May 14, 2009
ALPA Urges Congress to Pass FAA Reauthorization Bill
WASHINGTON—Capt. John Prater, president of the Air Line Pilots Association, Int’l (ALPA), took airline pilots’ safety and policy concerns to Capitol Hill this week, as Congress continues deliberations on the Federal Aviation Administration (FAA) reauthorization bill.
In testimony before the U.S. Senate Aviation Operations, Safety, and Security Subcommittee on Wednesday, Prater cited the bill as a critical opportunity to advance safety on issues ranging from pilot fatigue to proactive aviation safety reporting programs.
“Because of the airlines’ difficult economic environment, airline pilots are now flying right up to the FAA regulatory limits for flight and duty time. The current FAA limits are outdated and may lead to unsafe conditions,” said Prater. “ALPA advocates a complete overhaul of the regulations based on science. We support language in the reauthorization bill that directs the FAA to collect new data and use it to reconstruct flight and duty regulations that take into account current airline and aircraft operations.”
Prater stated ALPA’s adamant view that fostering a safe air transportation system requires a foundation of voluntary, non-punitive safety reporting programs. “These programs must be based on an unshakable sense of trust among the participants,” he said. “Programs have been suspended because of misused reports. We ask Congress to strengthen protections around voluntarily supplied safety information against misuse for discipline, FAA sanction, or litigation.”
ALPA pilots have also long advocated modernizing the nation’s airspace. “Modernizing our air transportation system will help return our airlines to profitability,” continued Prater. “It will be a complex, expensive, and long-term endeavor that must be done right the first time.” He stated that all users will benefit from a safe, modern system and all should bear a fair share of the cost.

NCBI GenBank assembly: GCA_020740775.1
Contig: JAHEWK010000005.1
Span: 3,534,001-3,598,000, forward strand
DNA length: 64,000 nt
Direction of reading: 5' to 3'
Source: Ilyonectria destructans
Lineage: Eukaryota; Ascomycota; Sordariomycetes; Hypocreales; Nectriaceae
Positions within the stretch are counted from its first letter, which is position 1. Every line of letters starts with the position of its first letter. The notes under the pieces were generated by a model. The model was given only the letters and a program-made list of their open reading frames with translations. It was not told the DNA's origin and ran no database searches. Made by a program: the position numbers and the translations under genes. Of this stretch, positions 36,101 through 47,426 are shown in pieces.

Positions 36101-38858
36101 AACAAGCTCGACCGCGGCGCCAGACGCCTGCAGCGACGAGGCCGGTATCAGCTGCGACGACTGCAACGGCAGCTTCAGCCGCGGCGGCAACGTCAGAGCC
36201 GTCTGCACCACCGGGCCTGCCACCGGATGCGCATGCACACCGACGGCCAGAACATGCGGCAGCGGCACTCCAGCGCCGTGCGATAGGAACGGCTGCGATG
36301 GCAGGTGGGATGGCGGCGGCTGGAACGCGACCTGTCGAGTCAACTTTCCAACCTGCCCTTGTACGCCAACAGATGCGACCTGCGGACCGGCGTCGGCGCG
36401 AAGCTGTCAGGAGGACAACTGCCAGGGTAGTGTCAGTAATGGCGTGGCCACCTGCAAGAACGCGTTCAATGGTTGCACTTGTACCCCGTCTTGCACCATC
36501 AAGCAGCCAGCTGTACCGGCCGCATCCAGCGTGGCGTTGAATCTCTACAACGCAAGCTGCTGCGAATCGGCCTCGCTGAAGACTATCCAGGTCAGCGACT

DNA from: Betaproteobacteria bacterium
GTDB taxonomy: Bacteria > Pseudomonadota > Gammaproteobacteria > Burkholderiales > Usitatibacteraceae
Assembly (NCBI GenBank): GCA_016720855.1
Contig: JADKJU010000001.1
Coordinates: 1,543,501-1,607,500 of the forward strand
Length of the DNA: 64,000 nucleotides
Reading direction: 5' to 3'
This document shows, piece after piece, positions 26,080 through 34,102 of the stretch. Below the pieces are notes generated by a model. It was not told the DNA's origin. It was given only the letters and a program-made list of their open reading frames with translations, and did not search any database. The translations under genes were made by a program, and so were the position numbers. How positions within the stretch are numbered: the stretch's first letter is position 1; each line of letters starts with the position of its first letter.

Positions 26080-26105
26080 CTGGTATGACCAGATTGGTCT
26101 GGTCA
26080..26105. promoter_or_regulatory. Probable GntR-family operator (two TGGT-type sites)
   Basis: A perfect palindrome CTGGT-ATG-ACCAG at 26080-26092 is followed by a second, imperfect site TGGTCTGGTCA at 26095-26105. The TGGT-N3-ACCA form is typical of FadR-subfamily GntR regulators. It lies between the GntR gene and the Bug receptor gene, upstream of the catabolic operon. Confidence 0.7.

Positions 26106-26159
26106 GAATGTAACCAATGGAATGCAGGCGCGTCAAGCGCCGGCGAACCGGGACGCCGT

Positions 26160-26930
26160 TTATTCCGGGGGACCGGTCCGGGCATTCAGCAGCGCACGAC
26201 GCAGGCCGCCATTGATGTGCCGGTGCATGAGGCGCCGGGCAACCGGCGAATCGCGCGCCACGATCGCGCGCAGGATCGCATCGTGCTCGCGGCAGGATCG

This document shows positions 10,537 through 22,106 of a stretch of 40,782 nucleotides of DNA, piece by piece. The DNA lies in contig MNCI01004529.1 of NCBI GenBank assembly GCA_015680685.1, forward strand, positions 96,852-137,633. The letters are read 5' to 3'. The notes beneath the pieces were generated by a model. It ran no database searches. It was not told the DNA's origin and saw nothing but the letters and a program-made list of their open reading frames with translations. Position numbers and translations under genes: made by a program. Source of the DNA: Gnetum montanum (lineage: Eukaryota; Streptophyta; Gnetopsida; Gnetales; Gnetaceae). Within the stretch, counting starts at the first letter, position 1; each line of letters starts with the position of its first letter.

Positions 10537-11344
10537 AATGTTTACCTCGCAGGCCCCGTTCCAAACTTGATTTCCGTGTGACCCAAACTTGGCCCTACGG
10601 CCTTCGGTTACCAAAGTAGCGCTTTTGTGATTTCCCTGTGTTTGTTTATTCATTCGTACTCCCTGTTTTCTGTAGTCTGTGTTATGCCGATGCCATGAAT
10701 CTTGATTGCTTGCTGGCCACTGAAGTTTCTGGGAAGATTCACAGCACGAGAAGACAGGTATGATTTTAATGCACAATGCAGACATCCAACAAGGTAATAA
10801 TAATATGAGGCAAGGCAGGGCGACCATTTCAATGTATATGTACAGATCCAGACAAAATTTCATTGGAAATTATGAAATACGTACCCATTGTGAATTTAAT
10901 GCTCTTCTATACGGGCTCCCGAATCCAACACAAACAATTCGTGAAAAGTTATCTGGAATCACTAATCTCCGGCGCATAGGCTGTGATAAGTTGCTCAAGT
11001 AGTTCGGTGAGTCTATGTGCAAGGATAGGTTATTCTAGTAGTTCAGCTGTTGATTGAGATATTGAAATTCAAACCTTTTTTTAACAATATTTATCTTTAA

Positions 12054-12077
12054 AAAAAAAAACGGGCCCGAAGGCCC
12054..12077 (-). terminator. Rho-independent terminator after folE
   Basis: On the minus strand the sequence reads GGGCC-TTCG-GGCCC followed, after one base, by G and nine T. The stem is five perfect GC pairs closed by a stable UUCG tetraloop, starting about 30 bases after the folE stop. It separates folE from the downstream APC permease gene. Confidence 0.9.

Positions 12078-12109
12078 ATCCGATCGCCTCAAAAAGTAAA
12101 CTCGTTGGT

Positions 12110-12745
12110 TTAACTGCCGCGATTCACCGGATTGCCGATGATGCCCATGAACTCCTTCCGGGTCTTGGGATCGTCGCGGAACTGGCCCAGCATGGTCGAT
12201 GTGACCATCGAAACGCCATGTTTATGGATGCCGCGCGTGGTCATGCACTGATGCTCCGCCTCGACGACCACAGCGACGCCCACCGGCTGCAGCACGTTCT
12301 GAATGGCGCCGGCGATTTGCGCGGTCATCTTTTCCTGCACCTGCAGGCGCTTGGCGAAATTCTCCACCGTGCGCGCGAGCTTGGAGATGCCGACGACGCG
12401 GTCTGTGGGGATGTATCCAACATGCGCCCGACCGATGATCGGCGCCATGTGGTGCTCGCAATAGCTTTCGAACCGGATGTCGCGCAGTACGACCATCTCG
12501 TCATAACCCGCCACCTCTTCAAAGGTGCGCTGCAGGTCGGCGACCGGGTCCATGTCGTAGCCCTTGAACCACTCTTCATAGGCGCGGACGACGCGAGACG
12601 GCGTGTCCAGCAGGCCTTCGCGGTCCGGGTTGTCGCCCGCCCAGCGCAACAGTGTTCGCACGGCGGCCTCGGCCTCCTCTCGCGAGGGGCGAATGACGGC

Provisions in the reauthorization bill to enhance runway safety, to research wake turbulence, icing and other weather impacts on airline operations, and to continue to operate Midway and Wake Island airfields as trans-pacific emergency landing options also drew staunch support from the world’s largest pilots’ union.
“ALPA strongly calls for the inclusion of language affirming that U.S. citizens must control key operational aspects of U.S. airlines,” Prater stated. “ALPA supports clarifying that fleet composition, route selection, pricing, and labor relations are among the operational elements that the Department of Transportation must ensure that U.S. citizens control.”
Prater also identified several top ALPA issues that had yet to be addressed by Congress. “Many all-cargo aircraft currently operate without flight deck doors, a critical layer of safety for pilots who, along with cargo, often fly animal handlers and couriers vetted using only limited ground security procedures,” he said. “Whether cargo or passenger, all airline operations must be afforded one standard of safety and security. We call on Congress to ensure that all-cargo aircraft are equipped with reinforced flight deck doors or an equivalent level of protection.”
“Our industry’s financial health is extremely important to pilots,” said Prater. “Large jet fuel price spikes and scarcity pose the greatest threat. ALPA urges Congress to swiftly adopt a national energy policy that will increase jet fuel supply, reduce rampant oil investor speculation, and hold the line on new fuel taxes, charges, or fees.”
“We were pleased that Subcommittee Chairman Byron Dorgan announced plans to hold a hearing on safety in the regional airline industry,” concluded Prater. “ALPA stands ready to work with the subcommittee and the full Commerce, Science, and Transportation Committee on this important issue.”
Founded in 1931, ALPA is the world’s largest pilots union representing nearly 54,000 pilots at 36 U.S. and Canadian airlines.
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